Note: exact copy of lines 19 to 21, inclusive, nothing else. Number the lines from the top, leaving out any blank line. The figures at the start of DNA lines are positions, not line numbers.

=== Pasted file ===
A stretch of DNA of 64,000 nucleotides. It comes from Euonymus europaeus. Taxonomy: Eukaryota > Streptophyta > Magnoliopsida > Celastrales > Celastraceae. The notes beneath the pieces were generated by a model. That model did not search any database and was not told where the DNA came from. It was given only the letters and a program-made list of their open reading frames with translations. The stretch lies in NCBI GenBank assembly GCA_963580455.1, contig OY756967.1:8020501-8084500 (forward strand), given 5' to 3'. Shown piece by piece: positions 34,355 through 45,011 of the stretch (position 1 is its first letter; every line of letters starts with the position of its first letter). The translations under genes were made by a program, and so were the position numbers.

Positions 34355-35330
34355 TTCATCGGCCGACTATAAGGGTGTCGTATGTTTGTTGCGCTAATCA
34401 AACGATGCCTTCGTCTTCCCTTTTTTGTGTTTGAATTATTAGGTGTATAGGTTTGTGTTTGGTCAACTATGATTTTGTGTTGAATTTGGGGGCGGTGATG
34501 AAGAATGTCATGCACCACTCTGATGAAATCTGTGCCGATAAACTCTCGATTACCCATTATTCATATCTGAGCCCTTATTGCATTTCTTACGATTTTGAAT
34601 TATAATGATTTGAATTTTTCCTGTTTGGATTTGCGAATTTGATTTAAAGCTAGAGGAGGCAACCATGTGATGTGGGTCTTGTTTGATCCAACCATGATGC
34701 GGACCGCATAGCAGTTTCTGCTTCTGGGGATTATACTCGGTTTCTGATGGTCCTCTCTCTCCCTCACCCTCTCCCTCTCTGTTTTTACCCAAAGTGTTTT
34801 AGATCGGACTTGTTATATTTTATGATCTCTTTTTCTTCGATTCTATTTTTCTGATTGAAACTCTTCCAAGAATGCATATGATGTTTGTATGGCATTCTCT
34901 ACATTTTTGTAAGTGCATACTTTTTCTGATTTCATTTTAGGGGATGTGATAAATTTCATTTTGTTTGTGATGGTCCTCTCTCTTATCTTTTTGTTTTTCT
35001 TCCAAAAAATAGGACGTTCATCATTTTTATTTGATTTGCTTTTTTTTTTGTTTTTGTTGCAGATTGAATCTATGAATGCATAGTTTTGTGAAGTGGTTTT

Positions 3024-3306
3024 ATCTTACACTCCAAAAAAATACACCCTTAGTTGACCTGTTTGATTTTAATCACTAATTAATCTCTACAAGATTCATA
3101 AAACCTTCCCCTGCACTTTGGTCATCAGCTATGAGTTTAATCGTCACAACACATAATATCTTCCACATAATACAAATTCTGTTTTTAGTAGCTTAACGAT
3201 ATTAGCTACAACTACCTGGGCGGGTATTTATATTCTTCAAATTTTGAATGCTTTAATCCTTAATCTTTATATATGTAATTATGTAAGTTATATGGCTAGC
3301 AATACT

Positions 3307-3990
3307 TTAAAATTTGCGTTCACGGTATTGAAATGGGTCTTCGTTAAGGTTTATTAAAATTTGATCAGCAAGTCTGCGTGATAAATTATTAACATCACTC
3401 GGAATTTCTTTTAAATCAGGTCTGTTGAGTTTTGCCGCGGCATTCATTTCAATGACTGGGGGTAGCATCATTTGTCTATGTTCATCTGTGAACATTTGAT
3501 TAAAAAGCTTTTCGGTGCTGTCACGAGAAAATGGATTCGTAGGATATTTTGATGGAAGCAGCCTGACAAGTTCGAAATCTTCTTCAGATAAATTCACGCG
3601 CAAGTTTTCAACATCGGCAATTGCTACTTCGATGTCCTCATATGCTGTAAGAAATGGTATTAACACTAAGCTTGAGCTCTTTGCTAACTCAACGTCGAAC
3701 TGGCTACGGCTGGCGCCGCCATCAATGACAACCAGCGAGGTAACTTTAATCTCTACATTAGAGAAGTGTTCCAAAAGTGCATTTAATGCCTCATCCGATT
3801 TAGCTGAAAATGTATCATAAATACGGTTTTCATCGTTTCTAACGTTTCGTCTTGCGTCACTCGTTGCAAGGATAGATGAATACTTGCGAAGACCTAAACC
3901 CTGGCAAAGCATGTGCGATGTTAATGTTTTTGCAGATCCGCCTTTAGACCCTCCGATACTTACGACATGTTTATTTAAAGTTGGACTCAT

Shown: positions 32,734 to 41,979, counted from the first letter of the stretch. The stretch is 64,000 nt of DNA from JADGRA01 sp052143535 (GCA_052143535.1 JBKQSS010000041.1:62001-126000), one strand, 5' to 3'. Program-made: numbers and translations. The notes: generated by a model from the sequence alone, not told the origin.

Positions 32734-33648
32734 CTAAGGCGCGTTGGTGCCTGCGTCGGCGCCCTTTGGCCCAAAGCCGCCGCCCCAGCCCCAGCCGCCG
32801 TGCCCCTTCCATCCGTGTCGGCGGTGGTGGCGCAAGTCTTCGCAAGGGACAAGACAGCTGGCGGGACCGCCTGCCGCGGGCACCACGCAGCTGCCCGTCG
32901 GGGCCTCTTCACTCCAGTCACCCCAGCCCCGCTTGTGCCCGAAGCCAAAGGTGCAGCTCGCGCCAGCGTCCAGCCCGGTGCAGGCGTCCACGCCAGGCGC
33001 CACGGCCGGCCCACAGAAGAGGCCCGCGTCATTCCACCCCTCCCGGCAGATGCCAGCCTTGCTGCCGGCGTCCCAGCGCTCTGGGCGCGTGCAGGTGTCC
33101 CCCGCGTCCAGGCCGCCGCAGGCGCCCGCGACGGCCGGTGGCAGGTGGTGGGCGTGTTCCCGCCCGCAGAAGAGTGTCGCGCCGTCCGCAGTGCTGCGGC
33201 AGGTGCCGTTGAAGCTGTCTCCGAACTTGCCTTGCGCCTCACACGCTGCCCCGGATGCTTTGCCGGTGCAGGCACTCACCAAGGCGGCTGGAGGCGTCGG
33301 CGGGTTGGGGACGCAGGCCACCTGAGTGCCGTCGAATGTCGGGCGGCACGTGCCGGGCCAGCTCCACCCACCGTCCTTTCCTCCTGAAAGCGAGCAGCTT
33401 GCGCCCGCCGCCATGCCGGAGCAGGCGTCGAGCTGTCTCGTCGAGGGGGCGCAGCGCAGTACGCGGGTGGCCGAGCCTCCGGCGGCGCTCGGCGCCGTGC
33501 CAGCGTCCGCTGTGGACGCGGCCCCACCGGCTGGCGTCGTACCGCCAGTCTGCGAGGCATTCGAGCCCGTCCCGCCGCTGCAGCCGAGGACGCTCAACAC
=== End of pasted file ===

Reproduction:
3501 TAAAAAGCTTTTCGGTGCTGTCACGAGAAAATGGATTCGTAGGATATTTTGATGGAAGCAGCCTGACAAGTTCGAAATCTTCTTCAGATAAATTCACGCG
3601 CAAGTTTTCAACATCGGCAATTGCTACTTCGATGTCCTCATATGCTGTAAGAAATGGTATTAACACTAAGCTTGAGCTCTTTGCTAACTCAACGTCGAAC
3701 TGGCTACGGCTGGCGCCGCCATCAATGACAACCAGCGAGGTAACTTTAATCTCTACATTAGAGAAGTGTTCCAAAAGTGCATTTAATGCCTCATCCGATT